The pump is rated for up to 25 vertical feet. My well has a stable water depth of about 17 feet. Everything works fine.
You can also attach the pump to a cistern. Anything that can take a PVC hose, basically.
Simmons pumps well - not too light and not too heavy. For what I'm using it for, I don't get too tired. It's your standard hand pump.
You probably know this, but the deeper the water is, the harder it is to pump it. With my depth of ~17ft. my wife has no trouble pumping with it. If she can do it, so can you.
The pump is made of cast iron with reinforced bolt lugs. The metal feels sturdy and rugged. Just as it should.
Leather gaskets will reportedly last for a few years. They will dry up if you don't use the pump for extended periods. So make sure you pump it at least once a few days. With that being said, you can get replacement gaskets from Amazon real cheap.
The handle can be rotated to any position, so you don't need to worry about the placement too much.
Note: You need to soak the pump for 30-45min before use. I had to call the company to find this out, as it's not stated anywhere in the instructions.
The Bottom Line
It's not the best pump on the market, but unless you want to spend hundreds of dollars on a pump... Simmons is the way to go.
As I said, I haven't had any problems with this pump. From what I've read online, that's also the case for most people.
Still, some people have reported problems with Simmons' quality control. Paint chipping off and the pump rusting. On the other hand, they might have just installed the pump wrong. I did everything according to instructions and mine's had no problems.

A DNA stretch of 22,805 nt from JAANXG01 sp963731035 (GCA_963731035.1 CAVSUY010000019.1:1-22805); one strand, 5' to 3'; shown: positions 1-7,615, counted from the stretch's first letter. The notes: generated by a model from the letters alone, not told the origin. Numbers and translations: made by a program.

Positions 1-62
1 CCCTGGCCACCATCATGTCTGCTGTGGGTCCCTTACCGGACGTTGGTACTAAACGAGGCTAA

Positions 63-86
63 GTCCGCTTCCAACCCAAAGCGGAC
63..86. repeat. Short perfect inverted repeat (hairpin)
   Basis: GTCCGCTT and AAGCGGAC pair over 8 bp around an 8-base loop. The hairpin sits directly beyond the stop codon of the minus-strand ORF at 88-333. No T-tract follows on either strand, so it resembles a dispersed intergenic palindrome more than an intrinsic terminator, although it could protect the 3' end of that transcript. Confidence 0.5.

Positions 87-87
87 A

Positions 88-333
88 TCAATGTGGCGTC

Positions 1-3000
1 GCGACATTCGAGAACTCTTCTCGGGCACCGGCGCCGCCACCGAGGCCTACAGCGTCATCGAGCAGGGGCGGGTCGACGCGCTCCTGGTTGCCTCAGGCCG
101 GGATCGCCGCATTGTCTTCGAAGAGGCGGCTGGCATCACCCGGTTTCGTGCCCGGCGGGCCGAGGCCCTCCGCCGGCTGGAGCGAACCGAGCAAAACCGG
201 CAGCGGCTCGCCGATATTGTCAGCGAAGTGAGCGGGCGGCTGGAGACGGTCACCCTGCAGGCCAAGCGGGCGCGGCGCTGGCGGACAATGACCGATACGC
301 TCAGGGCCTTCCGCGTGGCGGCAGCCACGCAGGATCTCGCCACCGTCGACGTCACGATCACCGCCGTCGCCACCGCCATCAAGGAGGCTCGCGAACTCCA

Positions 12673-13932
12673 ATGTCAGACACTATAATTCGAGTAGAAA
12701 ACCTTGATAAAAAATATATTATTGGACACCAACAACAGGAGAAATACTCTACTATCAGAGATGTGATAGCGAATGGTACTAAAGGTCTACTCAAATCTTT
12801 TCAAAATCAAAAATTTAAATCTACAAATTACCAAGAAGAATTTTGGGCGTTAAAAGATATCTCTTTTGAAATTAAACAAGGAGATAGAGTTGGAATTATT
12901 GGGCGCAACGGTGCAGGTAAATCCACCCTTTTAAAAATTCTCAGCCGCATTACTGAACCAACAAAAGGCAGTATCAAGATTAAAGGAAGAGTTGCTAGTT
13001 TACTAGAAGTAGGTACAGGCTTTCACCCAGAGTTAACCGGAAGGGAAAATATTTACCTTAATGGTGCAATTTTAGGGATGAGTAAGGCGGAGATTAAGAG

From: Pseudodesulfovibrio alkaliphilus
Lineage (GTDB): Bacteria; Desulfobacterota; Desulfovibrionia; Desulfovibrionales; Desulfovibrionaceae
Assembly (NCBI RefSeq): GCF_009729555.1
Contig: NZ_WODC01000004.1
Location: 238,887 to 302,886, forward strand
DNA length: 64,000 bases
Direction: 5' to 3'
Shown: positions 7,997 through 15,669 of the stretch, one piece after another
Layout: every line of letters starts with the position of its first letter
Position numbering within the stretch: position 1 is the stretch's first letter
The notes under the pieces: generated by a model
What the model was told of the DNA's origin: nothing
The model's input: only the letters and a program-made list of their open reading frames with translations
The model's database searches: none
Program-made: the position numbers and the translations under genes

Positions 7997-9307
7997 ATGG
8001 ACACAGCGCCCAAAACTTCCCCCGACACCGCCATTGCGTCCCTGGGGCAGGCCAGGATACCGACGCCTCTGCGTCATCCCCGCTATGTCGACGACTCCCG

The bottom line is - there is no real alternative to this pump at this price point.
- The price is fair
- The quality is good
- It just works
- I would buy it again
If you hear of someone making a better pump than Simmons, please let me know in the comments and I'll include it.
Disclaimer: I don't have the Bison pump. This is only the information that I've been able to find while researching.
If you do want to spend hundreds on your pump... Bison is the way to go.
They make some of the best pumps available on the market. Including pumps for shallow wells. Bison is like like a Ferrari of water pumps if you will. Priced like a Ferrari, too.
Side note: They started out in '99 after ice storms in Maine killed a lot of livestock. Water sources were frozen, and farmers couldn't get water to their animals.
What's Special About It